Fofonoff N.P. and Millard Jr., R.C. 1982. Algorithms for Computation of Fundamental Properties of Seawater. UNESCO Technical Papers in Marine Science 44.

Project Information

Ocean Margin EXchange (OMEX) II - II


OMEX was a European multidisciplinary oceanographic research project that studied and quantified the exchange processes of carbon and associated elements between the continental shelf of western Europe and the open Atlantic Ocean. The project ran in two phases known as OMEX I (1993-1996) and OMEX II - II (1997-2000), with a bridging phase OMEX II - I (1996-1997). The project was supported by the European Union under the second and third phases of its MArine Science and Technology Programme (MAST) through contracts MAS2-CT93-0069 and MAS3-CT97-0076. It was led by Professor Roland Wollast from Université Libre de Bruxelles, Belgium and involved more than 100 scientists from 10 European countries.

Scientific Objectives

The aim of the Ocean Margin EXchange (OMEX) project was to gain a better understanding of the physical, chemical and biological processes occurring at the ocean margins in order to quantify fluxes of energy and matter (carbon, nutrients and other trace elements) across this boundary. The research culminated in the development of quantitative budgets for the areas studied using an approach based on both field measurements and modeling.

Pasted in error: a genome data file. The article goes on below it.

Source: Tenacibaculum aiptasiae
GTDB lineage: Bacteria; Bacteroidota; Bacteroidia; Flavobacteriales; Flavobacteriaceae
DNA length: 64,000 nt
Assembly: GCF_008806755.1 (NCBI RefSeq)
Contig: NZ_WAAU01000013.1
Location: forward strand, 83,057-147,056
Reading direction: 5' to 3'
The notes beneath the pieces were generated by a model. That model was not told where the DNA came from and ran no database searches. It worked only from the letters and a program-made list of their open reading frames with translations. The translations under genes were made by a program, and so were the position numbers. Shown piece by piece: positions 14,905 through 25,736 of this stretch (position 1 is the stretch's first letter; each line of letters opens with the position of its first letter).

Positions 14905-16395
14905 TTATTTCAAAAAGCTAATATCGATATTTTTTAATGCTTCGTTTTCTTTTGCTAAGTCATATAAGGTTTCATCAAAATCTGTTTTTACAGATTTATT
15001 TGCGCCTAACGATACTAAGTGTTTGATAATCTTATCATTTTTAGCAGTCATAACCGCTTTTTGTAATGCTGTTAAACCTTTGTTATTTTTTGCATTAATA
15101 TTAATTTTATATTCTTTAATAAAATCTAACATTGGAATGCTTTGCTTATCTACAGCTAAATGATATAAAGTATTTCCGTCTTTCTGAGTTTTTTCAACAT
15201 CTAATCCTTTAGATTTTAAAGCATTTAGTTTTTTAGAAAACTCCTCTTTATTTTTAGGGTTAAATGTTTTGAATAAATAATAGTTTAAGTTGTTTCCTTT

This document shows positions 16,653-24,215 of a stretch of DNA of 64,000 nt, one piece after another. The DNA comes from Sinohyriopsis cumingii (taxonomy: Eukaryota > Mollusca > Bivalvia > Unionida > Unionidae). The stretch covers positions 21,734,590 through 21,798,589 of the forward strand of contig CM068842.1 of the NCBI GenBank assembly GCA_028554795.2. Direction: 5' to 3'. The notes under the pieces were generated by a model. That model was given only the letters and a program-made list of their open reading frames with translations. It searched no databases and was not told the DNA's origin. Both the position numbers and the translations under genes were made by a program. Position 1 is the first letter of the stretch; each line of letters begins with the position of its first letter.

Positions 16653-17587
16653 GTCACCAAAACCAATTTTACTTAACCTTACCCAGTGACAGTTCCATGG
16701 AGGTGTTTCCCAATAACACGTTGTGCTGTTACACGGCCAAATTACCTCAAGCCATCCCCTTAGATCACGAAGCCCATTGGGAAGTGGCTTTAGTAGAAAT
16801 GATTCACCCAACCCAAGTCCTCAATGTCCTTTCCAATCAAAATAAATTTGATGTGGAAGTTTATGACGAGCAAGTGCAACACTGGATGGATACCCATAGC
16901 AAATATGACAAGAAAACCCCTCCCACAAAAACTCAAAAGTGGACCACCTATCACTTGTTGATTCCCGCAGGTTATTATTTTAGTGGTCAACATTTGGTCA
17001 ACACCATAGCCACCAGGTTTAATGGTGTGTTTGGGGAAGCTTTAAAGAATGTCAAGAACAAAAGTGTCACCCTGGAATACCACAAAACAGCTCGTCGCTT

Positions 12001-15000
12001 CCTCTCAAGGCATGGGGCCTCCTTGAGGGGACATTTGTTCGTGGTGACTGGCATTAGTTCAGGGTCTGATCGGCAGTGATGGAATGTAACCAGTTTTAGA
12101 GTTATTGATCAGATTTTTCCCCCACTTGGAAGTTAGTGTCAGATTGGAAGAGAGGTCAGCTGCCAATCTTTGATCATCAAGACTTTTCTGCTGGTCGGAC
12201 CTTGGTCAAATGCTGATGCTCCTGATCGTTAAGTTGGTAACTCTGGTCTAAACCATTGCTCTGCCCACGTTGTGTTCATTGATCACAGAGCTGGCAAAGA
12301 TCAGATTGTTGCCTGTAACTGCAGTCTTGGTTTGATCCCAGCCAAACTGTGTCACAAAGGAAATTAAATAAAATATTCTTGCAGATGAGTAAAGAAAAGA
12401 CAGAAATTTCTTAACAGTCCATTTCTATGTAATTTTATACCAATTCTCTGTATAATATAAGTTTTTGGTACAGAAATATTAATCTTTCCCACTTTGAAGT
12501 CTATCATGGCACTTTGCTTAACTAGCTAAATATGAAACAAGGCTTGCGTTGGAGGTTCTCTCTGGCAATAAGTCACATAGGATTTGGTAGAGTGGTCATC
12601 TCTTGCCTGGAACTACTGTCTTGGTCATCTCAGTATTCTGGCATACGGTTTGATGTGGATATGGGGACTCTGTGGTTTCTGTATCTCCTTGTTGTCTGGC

OMEX II - II (1997-2000)

The second phase of OMEX concentrated exclusively on the Iberian Margin, although RV Belgica did make some measurements on La Chapelle Bank whilst on passage to Zeebrugge. This is a narrow-shelf environment, which contrasts sharply with the broad shelf adjacent to the Goban Spur. This phase of the project was also strongly multidisciplinary in approach, covering physics, chemistry, biology and geology.

There were a total of 33 OMEX II - II research cruises, plus 23 CPR tows, most of which were instrumented. Some of these cruises took place before the official project start date of June 1997.

Data Availability

Field data collected during OMEX II - II have been published by BODC as a CD-ROM product, entitled:

  • OMEX II Project Data Set (three discs)

Further descriptions of this product and order forms may be found on the BODC web site.

The data are also held in BODC's databases and subsets may be obtained by request from BODC.

Data Activity or Cruise Information